5 Reasons Employers Should Consider Funding Supplemental Health Benefits

A recent study showed that 77% of employees would consider leaving their jobs because of poor benefits. It may seem like a natural solution to add more benefits, but with limited budgets, supplemental plans are often added on a voluntary basis. Employees may not see a plan they have to pay for as a “benefit”— especially if the plan is disconnected from the health insurance offering and not solving a clear employee need.

With health insurance deductibles outpacing household income for the past 25 years, supplemental health benefits are gaining more attention. Employers should consider partially or fully funding these products to unlock their full potential. Here are five reasons why.

Reason #1: It will soothe — not salt — the wound of higher health insurance costs.

If you’ve had to increase your health plan premiums or cost sharing in recent years, asking employees to spend more to bridge the coverage gaps could actually be adding insult to injury. The aim of employee benefits is to give employees reasons to join and stay on your team. As rising costs force tough health insurance decisions, even a small contribution toward supplemental health coverage communicates that you’re doing your best to make sure employees are protected.

Reason #2: An employer contribution communicates value.

You put your employee benefit dollars in the best places to ensure your team gets as many protections and perks as possible. Employees pick up on this and watch what you’re willing to pay for as a sign of what’s valuable. Some may believe if you weren’t willing to pay for supplemental health benefits, why should they?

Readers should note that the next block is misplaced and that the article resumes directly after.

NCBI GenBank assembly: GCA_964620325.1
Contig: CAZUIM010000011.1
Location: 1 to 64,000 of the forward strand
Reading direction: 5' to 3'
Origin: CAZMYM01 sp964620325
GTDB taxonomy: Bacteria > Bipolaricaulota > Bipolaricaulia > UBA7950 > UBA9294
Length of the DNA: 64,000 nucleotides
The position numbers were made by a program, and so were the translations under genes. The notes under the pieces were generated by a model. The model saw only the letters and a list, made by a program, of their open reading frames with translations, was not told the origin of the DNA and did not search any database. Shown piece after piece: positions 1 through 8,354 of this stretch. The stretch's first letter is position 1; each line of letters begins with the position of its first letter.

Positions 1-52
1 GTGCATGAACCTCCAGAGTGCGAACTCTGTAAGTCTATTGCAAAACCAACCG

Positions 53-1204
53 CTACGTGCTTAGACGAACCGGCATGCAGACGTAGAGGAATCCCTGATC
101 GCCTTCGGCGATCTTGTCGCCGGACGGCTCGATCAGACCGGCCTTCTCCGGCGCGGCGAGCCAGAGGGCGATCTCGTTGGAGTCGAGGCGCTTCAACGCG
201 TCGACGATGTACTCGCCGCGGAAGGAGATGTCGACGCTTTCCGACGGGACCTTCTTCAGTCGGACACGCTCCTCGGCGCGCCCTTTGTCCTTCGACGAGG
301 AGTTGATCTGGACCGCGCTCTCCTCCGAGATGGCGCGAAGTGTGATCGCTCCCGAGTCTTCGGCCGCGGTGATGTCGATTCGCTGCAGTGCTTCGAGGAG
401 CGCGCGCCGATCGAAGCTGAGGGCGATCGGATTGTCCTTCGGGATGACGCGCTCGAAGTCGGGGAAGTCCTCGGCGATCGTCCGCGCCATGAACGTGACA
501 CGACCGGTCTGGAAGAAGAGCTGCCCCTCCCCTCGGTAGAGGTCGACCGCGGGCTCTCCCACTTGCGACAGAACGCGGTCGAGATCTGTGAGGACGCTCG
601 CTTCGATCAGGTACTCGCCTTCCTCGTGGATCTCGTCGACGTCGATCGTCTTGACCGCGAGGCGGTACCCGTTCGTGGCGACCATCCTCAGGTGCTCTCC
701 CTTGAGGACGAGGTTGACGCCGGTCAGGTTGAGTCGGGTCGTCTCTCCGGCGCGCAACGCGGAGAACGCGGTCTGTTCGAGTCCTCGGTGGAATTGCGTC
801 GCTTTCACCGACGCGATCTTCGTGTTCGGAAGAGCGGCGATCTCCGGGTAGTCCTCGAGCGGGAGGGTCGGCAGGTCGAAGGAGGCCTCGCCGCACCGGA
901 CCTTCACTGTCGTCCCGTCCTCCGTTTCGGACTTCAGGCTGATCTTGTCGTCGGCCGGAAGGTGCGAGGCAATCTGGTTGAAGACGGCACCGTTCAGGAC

Reason #3: An employer contribution earns attention. 

Many employees struggle to understand their health benefits and they often experience fatigue during open enrollment when they are presented with all their benefit options. Anything that includes an employer contribution signals company support and warrants more employee attention, which can significantly boost benefits literacy and engagement.

Reason #4: An employer contribution boosts participation.

In addition to promoting value and garnering employee attention, putting employer dollars behind a supplemental health benefit will improve the plan’s affordability. Reduced premium costs for employees and their families will undoubtedly help encourage employees to elect even a base level of valuable supplemental coverage. And a higher level of participation means a workforce that is better protected.

Reason #5: A supplemental health plan will enhance your overall health benefit strategy.

A robust supplemental health plan can provide an additional lever to pull when designing your health benefits strategy. Wide-ranging supplemental health insurance offers a softer landing when considering an increase to plan deductibles or annual maximums. Plus, it delivers increased peace of mind all year and much needed benefits that employees can use when health issues arise. In the end, you will have strengthened the one benefit that employees are most focused on.

A word of warning — if you subsidize a supplemental health plan and get great participation rates, the mood can quickly sour if your employees discover the plan doesn’t offer adequate coverage. Likewise, if they don’t have a good experience filing a claim, you may find your team looking for a job that offers benefits they can actually use.

Look for a modern supplemental health plan that covers your team’s financial exposure to medical bills, and one that actually makes it easy to file a claim and receive a benefit. If those elements are in place, you will have successfully shielded your team from the financial burdens that all too often follow unexpected health hardships.


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